johnlink ranks SUSPECT ZERO (2004)

This decade old thriller about a serial killer who kills serial killers is a movie I’d circled and considered watching a few times. I finally did, though not for any particular reason. Just in the mode from something of that vibe. I really had no idea if this was any good when I started it…


I watched SUSPECT ZERO (2004) on 12.14.14. It was my first viewing of the film.

Mackelway (Aaron Eckhart) is an agent who has newly found his way to the FBI minor leagues in New Mexico after something shady happened in the Dallas office. Within a few hours of arriving, he starts getting faxes from a serial killer (Ben Kingsley). When the bodies start dropping the FBI, for some reason, sends another agent from Dallas, one Mackelway has a personal beef with, in Agent Fran Kulok (Carrie-Anne Moss). They engage in a bunch of suspect police work (like Mackelway forgetting to call the phone number on the fax he first receives) as they stumble towards answers. The thrust is that the serial killer is killing other serial killers because that is what he was trained to do. The agents are sort of looking for him, and sort of looking for some other people.

A good script puts some real obstacles in the way of a character’s success. SUSPECT ZERO feels like it comes from a place which doesn’t understand police work. Basic things are made to be revelations, and obvious conclusions are ignored by top brass so that Mackelway has to go against what he is supposed to do (again) in order to get the bad guy.

SUSPECT ZERO, though, is a movie which wants desperately to be interesting. There is a fantasy aspect to the film which the movie treats as fact, and that works for it. Kingsley’s killer has a method which should flop, but somehow stands up in this movie. Further, Director E. Elias Merhige fills this movie with uncomfortably claustrophobic angels and off-putting shots. Some of these are your typical disjointed concepts like a canted frame. Others serve to flip the 180 degree line which all filmmakers decided early on not to flip so as to not disorient the viewer. Some feel artful, others like a piece of art being filmed by someone without an eye for art. It’s gritty, at least, and it isn’t always pretty. Sometimes that feels like the point, but sometimes that point is way oversold.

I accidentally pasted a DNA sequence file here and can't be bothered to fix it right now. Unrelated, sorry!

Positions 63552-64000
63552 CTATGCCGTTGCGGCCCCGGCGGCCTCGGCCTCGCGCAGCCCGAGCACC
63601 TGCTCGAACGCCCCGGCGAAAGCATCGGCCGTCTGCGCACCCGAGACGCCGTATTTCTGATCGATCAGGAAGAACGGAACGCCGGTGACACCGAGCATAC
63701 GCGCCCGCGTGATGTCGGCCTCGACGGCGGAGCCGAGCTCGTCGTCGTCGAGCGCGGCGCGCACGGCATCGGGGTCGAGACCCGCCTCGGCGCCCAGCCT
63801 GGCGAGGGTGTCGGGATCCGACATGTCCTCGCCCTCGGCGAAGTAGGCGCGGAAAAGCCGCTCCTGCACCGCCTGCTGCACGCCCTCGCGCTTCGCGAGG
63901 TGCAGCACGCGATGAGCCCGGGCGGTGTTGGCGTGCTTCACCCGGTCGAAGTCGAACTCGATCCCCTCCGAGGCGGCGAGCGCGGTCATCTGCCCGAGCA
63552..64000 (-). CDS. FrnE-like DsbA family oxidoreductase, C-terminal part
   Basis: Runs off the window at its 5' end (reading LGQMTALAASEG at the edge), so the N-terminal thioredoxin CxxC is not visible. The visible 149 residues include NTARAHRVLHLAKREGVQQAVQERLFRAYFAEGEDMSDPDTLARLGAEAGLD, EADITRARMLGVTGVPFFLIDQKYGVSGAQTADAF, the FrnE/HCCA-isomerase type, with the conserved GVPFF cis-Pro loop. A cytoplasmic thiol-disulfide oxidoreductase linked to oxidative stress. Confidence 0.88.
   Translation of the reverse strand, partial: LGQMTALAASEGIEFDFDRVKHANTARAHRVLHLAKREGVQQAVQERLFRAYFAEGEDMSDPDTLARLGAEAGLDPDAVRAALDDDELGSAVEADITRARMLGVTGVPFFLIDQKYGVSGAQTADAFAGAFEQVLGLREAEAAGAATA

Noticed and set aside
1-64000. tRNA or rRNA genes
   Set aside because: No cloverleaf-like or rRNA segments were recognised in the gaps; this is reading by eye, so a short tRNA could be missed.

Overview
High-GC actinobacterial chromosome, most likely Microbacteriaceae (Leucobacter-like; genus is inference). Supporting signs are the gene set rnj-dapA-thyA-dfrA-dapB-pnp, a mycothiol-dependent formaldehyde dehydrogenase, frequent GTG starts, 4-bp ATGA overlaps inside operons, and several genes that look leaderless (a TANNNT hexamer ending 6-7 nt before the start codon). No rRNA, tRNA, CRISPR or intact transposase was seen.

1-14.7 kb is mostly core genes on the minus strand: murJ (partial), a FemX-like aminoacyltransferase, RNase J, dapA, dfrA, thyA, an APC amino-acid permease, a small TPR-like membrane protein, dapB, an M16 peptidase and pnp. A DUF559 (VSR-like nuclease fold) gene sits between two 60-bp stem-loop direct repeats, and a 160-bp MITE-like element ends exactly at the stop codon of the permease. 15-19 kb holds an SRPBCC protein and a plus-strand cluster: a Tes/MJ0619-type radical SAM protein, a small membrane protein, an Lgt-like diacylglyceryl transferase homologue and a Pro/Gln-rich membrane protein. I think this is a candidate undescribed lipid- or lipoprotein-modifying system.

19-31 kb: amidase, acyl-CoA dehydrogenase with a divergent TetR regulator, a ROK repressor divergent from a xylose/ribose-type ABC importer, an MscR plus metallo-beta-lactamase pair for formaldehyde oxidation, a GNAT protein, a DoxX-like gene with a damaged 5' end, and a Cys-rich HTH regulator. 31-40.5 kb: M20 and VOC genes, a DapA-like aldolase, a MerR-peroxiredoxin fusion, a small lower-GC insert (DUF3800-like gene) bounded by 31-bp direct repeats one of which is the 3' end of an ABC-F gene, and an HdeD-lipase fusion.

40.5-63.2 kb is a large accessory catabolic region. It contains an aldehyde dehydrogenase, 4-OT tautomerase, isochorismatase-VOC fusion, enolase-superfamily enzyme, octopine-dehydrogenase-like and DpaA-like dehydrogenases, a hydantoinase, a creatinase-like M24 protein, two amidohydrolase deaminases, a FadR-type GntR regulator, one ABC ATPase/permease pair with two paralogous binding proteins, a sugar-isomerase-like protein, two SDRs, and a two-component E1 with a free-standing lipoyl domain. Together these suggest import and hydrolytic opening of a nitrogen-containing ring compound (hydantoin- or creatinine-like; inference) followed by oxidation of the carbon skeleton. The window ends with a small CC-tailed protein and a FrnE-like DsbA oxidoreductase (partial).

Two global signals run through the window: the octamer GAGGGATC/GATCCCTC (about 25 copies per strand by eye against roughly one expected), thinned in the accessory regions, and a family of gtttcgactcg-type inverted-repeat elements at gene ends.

The acting is inconsistent. Moss is given very little to do and ultimately succumbs to being in love with her partner, even if that is left as a somewhat subtle statement. Eckhart tries. He gives this what he can, but the material isn’t always workable. Kingsley plows through like a truck. If the dialogue is silly he just gets louder and chews the scenery more. Sometimes this works, like in a scene in front of a mirror, and sometimes it feels like the character he is playing is several different versions of the same guy.

I can’t say this is a movie to recommend. It is a bit of an oddity. I like to give credit to movies which are made to look and feel different than the standard Hollywood thriller. This isn’t glossy filmmaking, but it isn’t particularly interesting filmmaking either. IMDb has this as a 5.9. That feels about right.




FINAL SCORE: 5.25 out of 10

~ by johnlink00 on December 15, 2014.

4 Responses to “johnlink ranks SUSPECT ZERO (2004)”

  1. Turned it off halfway through. Felt too much like Seven, and also, Eckhart’s wart was bothering me. Good review John.

  2. This movie is weird. It seems like it’s good but then it really isn’t. Or is it?

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